23

I'm using the MinMaxScaler model in sklearn to normalize the features of a model.

training_set = np.random.rand(4,4)*10
training_set

       [[ 6.01144787,  0.59753007,  2.0014852 ,  3.45433657],
       [ 6.03041646,  5.15589559,  6.64992437,  2.63440202],
       [ 2.27733136,  9.29927394,  0.03718093,  7.7679183 ],
       [ 9.86934288,  7.59003904,  6.02363739,  2.78294206]]


scaler = MinMaxScaler()
scaler.fit(training_set)    
scaler.transform(training_set)


   [[ 0.49184811,  0.        ,  0.29704831,  0.15972182],
   [ 0.4943466 ,  0.52384506,  1.        ,  0.        ],
   [ 0.        ,  1.        ,  0.        ,  1.        ],
   [ 1.        ,  0.80357559,  0.9052909 ,  0.02893534]]

Now I want to use the same scaler to normalize the test set:

   [[ 8.31263467,  7.99782295,  0.02031658,  9.43249727],
   [ 1.03761228,  9.53173021,  5.99539478,  4.81456067],
   [ 0.19715961,  5.97702519,  0.53347403,  5.58747666],
   [ 9.67505429,  2.76225253,  7.39944931,  8.46746594]]

But I don't want so use the scaler.fit() with the training data all the time. Is there a way to save the scaler and load it later from a different file?

15

So I'm actually not an expert with this but from a bit of research and a few helpful links, I think pickle and sklearn.externals.joblib are going to be your friends here.

The package pickle lets you save models or "dump" models to a file.

I think this link is also helpful. It talks about creating a persistence model. Something that you're going to want to try is:

# could use: import pickle... however let's do something else
from sklearn.externals import joblib 

# this is more efficient than pickle for things like large numpy arrays
# ... which sklearn models often have.   

# then just 'dump' your file
joblib.dump(clf, 'my_dope_model.pkl') 

Here is where you can learn more about the sklearn externals.

Let me know if that doesn't help or I'm not understanding something about your model.

  • 2
    For some reason, when I use this to save a MinMaxScaler, the loaded scaler doesn't scale the data identically to a freshly fitted scaler. Any idea why? – BallpointBen Jun 8 '17 at 19:53
  • @BallpointBen Just tried it on a separate test set and got the same results. Maybe you used np.random.rand again? – CX gamer Jul 2 '17 at 9:46
58

Even better than pickle (which creates much larger files than this method), you can use sklearn's built-in tool:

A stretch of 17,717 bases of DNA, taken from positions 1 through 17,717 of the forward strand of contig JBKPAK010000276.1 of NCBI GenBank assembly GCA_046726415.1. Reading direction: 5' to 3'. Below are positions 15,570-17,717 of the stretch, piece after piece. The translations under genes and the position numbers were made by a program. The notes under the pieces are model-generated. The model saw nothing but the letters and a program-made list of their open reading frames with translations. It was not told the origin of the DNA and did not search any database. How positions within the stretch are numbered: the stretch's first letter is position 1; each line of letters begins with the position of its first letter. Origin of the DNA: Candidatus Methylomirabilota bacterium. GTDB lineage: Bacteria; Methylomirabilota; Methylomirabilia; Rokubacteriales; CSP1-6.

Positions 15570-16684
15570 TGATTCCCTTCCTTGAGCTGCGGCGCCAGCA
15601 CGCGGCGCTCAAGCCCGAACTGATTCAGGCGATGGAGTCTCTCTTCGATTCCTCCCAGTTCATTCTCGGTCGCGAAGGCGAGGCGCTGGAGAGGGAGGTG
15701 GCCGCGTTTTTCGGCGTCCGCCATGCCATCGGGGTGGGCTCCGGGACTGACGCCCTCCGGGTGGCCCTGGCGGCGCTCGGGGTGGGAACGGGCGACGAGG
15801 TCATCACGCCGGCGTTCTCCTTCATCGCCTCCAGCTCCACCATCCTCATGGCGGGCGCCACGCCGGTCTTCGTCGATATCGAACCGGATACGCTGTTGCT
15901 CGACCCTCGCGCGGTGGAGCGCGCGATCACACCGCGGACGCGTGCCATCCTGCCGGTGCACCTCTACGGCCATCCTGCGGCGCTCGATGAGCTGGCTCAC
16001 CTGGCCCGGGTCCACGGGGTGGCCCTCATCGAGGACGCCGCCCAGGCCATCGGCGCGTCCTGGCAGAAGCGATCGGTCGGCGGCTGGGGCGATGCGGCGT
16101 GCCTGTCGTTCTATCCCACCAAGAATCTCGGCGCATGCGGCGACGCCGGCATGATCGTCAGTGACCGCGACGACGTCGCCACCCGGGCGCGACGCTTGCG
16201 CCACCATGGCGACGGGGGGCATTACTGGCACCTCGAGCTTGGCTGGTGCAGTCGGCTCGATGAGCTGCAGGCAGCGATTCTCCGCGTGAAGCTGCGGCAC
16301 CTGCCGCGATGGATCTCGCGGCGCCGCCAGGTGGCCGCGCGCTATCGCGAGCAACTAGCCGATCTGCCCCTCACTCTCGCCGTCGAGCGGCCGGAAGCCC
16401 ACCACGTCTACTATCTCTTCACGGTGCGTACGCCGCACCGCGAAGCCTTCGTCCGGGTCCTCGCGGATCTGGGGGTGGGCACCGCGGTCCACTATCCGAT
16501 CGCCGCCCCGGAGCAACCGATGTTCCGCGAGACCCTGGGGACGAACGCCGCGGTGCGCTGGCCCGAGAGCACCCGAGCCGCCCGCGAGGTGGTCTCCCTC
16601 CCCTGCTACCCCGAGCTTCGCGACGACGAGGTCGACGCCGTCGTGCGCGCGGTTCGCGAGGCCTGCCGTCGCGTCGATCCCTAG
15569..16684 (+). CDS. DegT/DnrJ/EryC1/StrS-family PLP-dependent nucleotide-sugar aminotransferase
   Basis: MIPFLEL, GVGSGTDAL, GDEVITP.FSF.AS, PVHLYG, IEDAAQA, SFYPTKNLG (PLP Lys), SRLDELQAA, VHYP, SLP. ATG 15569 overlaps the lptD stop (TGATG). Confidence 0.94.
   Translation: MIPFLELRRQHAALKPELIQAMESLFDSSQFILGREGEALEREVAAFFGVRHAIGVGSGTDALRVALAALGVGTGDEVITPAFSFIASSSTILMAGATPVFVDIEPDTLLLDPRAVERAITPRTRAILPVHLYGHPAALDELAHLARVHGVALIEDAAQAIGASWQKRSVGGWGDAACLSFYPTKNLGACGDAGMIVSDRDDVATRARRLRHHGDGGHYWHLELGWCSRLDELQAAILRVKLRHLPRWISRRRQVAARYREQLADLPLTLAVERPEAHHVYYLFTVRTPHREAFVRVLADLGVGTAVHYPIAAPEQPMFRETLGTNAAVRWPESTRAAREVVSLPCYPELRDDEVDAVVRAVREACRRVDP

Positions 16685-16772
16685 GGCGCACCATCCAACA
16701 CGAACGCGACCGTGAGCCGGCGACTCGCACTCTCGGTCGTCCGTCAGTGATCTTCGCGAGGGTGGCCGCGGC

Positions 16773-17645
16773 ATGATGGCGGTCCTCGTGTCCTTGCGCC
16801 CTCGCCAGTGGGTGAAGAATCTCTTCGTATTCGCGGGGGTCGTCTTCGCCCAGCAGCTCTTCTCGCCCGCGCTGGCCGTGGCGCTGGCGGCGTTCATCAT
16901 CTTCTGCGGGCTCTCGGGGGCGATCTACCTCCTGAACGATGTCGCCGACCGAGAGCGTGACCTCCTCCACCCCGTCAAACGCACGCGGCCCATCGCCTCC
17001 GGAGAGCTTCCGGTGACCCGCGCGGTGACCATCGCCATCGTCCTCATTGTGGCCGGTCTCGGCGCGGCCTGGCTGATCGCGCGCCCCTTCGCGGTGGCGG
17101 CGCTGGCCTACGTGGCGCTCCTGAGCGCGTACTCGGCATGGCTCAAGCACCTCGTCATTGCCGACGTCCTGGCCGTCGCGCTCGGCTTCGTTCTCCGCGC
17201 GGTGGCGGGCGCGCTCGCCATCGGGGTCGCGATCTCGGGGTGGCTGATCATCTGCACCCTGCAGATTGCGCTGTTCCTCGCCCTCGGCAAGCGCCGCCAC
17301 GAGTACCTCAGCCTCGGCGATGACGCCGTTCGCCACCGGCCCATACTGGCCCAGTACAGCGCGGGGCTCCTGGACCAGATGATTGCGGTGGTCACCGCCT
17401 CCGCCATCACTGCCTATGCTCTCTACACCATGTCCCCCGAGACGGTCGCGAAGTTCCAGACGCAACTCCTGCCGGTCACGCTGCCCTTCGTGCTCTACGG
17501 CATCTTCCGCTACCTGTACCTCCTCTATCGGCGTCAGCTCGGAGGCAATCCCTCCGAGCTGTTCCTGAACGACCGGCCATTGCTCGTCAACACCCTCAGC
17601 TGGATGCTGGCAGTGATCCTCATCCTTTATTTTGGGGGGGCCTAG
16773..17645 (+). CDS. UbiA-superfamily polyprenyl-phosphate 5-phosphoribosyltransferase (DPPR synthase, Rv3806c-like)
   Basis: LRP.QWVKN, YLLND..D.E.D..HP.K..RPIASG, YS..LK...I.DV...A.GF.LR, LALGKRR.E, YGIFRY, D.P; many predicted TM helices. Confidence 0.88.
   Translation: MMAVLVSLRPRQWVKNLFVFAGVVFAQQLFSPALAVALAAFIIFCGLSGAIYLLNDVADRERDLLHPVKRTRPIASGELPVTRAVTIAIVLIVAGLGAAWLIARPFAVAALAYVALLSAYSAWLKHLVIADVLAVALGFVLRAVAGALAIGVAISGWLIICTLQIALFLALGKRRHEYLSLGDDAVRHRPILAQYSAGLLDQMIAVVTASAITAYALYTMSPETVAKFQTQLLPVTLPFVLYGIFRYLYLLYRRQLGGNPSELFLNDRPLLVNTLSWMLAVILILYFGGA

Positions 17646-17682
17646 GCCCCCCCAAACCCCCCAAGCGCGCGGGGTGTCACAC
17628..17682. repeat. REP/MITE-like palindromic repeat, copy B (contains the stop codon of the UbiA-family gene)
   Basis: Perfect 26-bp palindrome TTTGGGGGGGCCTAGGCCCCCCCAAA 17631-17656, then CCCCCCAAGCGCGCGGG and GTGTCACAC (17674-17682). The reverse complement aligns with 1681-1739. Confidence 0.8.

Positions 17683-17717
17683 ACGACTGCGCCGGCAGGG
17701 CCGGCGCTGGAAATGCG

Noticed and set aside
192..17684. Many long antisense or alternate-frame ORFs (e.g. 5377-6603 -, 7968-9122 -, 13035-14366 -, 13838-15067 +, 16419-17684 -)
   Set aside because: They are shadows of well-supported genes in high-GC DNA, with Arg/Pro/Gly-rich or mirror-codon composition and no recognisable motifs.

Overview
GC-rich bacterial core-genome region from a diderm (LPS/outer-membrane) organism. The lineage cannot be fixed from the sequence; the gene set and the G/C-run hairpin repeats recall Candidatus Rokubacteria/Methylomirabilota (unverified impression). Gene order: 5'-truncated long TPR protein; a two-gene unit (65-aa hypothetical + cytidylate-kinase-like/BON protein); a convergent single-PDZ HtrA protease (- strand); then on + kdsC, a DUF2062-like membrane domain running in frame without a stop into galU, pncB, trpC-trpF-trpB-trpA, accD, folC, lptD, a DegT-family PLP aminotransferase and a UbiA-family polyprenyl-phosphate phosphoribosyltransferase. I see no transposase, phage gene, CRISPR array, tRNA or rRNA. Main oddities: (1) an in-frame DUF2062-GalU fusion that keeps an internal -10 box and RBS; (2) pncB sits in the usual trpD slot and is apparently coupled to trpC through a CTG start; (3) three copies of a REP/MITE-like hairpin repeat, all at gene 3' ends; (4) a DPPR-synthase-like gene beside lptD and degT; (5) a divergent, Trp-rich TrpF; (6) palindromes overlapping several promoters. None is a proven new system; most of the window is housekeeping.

from sklearn.externals import joblib
scaler_filename = "scaler.save"
joblib.dump(scaler, scaler_filename) 

# And now to load...

scaler = joblib.load(scaler_filename) 
  • It's a good solution, but same with pickle isn' it? I'm a beginner in machine learning. – gold-kou Jul 1 '18 at 5:07
  • 1
    It is not -- joblib.dump is optimized for dumping sklearn objects and therefore creates much smaller files than pickle, which dumps the object with all its dependencies and such. – Ivan Vegner Jul 2 '18 at 16:30
  • My experience with pickle is poor: it probably works for a short-term export but over long period of time, you have to deal with protocol version (one of parameters for pickling) and I've encountered errors when loading old exports. I prefer this answer, thus. – Vojta F Feb 26 at 15:23
8

You can use pickle, to save the scaler:

import pickle
scalerfile = 'scaler.sav'
pickle.dump(scaler, open(scalerfile, 'wb'))

Load it back:

import pickle
scalerfile = 'scaler.sav'
scaler = pickle.load(open(scalerfile, 'rb'))
test_scaled_set = scaler.transform(test_set)
3

Just a note that sklearn.externals.joblib has been deprecated and is superseded by plain old joblib, which can be installed with pip install joblib:

import joblib
joblib.dump(my_scaler, 'scaler.pkl')
my_scaler = joblib.load('scaler.pkl')

Docs for joblib.dump() and joblib.load() methods.

2

The best way to do this is to create an ML pipeline like the following:

from sklearn.pipeline import make_pipeline
from sklearn.preprocessing import MinMaxScaler
from sklearn.externals import joblib


pipeline = make_pipeline(MinMaxScaler(),YOUR_ML_MODEL() )

model = pipeline.fit(X_train, y_train)

Now you can save it to a file:

joblib.dump(model, 'filename.mod') 

Later you can load it like this:

model = joblib.load('filename.mod')
  • 1
    You can use joblib or pickle here. The point is to create a pipeline so that you don’t have to separately call the scaler. – PSN Aug 23 at 9:24

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